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Offseason Lowdown

AFC Team-by-Team OTA Notes

by Adam Levitan
Updated On: October 4, 2018, 4:09 pm ET

The NFL's offseason is officially in the books. Now that OTAs and minicamp are wrapped, we can sit back and sift through the news while beginning to draw some conclusions. As you get set for fantasy drafts coming in two short months, be sure to check out my NFC Team-by-Team Notes to get caught up. Also, follow me and Rotoworld Football on Twitter.

As far as we know, Ray Rice has been a model NFL citizen throughout his six-year career. And Roger Goodell typically gives first-time offenders of the personal conduct policy a little bit of a leash. But since Rice was caught red-handed by the cameras in Atlantic City’s Revel casino and of course by TMZ, the situation is different: He publicly tarnished the shield in an ugly way. Whispers during minicamp suggested that Rice will be slapped with at least a 4-6 game ban – and given what he did versus what weed-obsessed Josh Gordon has done (and done again and again) to get a likely 16-game ban, I think that makes sense. … That brings us to Bernard Pierce, who participated in individual work during OTAs and minicamp as he comes off shoulder surgery. Pierce is expected to be a full-go from Day 1 of training camp, and will have an excellent chance to run with this starting job in the regular season. Despite a really bad Year 2 regression, his stiff arm and power were really impressive as a rookie in 2012. Justin Forsett and Lorenzo Taliaferro can’t touch him. I wouldn’t draft Rice at all, and would be happy to use a mid-round pick on Pierce. He could very well take this job by the horns and run ahead of Rice all season.  

New offensive coordinator Gary Kubiak has been installing his trademark scheme throughout the offseason. We know what we’re going to get – consistent production out of the “X” receiver spot, the pass-catching tight end and the running game. … In 141 games as Kubiak’s primary “X” (1997-2005), Rod Smith averaged 5.5 catches for 74.3 yards and scored 62 touchdowns. In 109 games as Kubiak’s primary “X” (2006-2013), Andre Johnson averaged 6.6 catches for 90.4 yards and scored 49 touchdowns. Kubiak’s new “X” is Torrey Smith, an ascending playmaker that’s in a contract year and ready to take off at age 25. I’d love to have him as my WR2 even if he’s not a volume guy a la Rod or Andre. … I won’t be on Steve Smith, who has lost a step or three and has already accepted that he’ll play the Kevin Walter role for Kubiak. … I will be on Dennis Pitta, who I think would have led the Ravens in receptions last season if not for his hip injury. Now healthy, Pitta can do far more while working at the Owen Daniels/Shannon Sharpe spot in this scheme.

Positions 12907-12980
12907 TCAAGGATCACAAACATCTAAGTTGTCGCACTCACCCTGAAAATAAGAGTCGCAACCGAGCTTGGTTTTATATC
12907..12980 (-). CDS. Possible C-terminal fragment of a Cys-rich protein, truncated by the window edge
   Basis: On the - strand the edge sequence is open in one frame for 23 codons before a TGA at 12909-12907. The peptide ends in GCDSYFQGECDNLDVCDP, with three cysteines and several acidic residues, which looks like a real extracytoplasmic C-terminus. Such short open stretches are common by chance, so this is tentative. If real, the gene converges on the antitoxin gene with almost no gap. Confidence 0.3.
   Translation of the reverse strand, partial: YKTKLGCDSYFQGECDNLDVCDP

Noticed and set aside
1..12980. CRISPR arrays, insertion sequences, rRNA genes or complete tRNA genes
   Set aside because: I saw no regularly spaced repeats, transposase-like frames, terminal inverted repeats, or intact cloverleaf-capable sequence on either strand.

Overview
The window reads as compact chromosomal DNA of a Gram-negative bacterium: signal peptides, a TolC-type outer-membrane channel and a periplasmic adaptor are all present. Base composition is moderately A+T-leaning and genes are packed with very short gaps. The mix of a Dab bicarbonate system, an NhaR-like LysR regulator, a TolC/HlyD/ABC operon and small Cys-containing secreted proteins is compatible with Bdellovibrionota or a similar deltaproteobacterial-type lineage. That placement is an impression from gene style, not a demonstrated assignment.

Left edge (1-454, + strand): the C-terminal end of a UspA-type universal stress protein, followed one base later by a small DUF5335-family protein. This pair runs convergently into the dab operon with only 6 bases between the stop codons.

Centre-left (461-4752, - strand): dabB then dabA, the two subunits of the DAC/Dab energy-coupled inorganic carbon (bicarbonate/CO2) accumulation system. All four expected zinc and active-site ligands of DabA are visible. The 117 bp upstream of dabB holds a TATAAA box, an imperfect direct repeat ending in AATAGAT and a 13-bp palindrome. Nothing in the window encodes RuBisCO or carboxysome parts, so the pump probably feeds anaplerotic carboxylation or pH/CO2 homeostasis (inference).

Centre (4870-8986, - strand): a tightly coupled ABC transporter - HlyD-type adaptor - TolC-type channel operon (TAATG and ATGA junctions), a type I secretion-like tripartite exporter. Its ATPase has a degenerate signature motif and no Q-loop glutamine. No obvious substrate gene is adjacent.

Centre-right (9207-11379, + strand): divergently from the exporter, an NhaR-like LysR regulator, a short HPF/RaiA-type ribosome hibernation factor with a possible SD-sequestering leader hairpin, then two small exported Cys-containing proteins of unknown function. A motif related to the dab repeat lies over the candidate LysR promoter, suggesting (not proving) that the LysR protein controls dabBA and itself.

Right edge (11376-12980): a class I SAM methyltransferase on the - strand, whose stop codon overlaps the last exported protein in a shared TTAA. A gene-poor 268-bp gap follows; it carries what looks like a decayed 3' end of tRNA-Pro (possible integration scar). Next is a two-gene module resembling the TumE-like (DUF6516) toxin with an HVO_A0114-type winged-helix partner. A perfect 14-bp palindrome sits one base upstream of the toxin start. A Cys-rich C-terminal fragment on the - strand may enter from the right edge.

Signs from offseason practice suggest that the Bills coaches realize they badly bungled C.J. Spiller last year. Not only did they keep sending him out there on a high-ankle sprain, but they also slammed him between the tackles over and over again. That’s not his game. During OTAs, the offensive coaches seemed “eager” to expand the way in which Spiller is used. That should mean getting him in the open field via standard screens, bubble screens, hitches, pitches – whatever it takes to be creative. I don’t think Spiller is the “till he pukes” kind of volume back this regime originally thought, but he’ll do a ton of damage on 13-15 touches per game. I like him in the third- or fourth-round if he’s there. … Fred Jackson has been defying Father Time, but I don’t want to be holding him when the music stops. If the 33-year-old runs out of gas this year, that Spiller pick will look even better.

There have predictably been positive vibes coming out of Buffalo on second-year QB E.J. Manuel, with coach Doug Marrone saying it’s “like a light going off” in terms of the playbook. It’s not the kind of coach speak worth buying into. Third-party reports say Manuel’s offseason performance has been decidedly mixed, citing accuracy issues. First-round WR Sammy Watkins is a strong candidate to be overdrafted and No. 2 WR/slot man Robert Woods isn’t on my sheet. There are whispers Mike Williams might not even make the team.  

There are so many notable scheme changes for fantasy football this season. One of the most obvious ones to me is in Cincy, where new offensive coordinator Hue Jackson will be switching to a run-based scheme that sets up the pass. It’s a no-brainer move due to Andy Dalton’s talent limitations, and it means A.J. Green is my WR7 right now – behind Calvin Johnson, Demaryius Thomas, Dez Bryant, Brandon Marshall, Jordy Nelson and Julio Jones. It also means Dalton has been downgraded to low-end QB2 status despite finishing as fantasy’s No. 5 quarterback last year. He’ll act as a caretaker of the offense more than a playmaker now, pushing closer to Russell Wilson’s 407 attempts than his own 586 from last year.